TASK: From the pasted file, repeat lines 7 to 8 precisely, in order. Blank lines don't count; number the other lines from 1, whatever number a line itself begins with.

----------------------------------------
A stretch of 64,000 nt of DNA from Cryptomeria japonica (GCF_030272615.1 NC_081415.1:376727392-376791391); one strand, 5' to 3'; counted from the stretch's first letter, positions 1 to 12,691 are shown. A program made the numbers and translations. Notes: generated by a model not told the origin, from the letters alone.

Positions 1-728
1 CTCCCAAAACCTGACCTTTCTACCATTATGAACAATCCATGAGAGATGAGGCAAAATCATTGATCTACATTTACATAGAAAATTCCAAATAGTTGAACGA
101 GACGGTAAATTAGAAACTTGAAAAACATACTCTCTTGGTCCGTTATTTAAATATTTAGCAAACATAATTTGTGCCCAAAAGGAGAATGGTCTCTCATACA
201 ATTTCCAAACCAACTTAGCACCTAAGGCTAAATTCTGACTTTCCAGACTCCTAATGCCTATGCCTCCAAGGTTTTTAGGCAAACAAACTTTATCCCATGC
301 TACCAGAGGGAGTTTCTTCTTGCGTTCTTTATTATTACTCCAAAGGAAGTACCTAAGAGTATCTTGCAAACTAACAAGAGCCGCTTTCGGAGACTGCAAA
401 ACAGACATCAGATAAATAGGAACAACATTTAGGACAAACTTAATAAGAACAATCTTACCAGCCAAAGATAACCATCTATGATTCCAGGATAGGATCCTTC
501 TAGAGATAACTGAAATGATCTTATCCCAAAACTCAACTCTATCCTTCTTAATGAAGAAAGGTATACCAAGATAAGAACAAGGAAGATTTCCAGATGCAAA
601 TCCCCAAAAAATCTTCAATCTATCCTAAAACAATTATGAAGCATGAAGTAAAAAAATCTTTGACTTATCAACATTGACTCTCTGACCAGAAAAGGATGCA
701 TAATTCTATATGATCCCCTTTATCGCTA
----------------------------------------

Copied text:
401 ACAGACATCAGATAAATAGGAACAACATTTAGGACAAACTTAATAAGAACAATCTTACCAGCCAAAGATAACCATCTATGATTCCAGGATAGGATCCTTC
501 TAGAGATAACTGAAATGATCTTATCCCAAAACTCAACTCTATCCTTCTTAATGAAGAAAGGTATACCAAGATAAGAACAAGGAAGATTTCCAGATGCAAA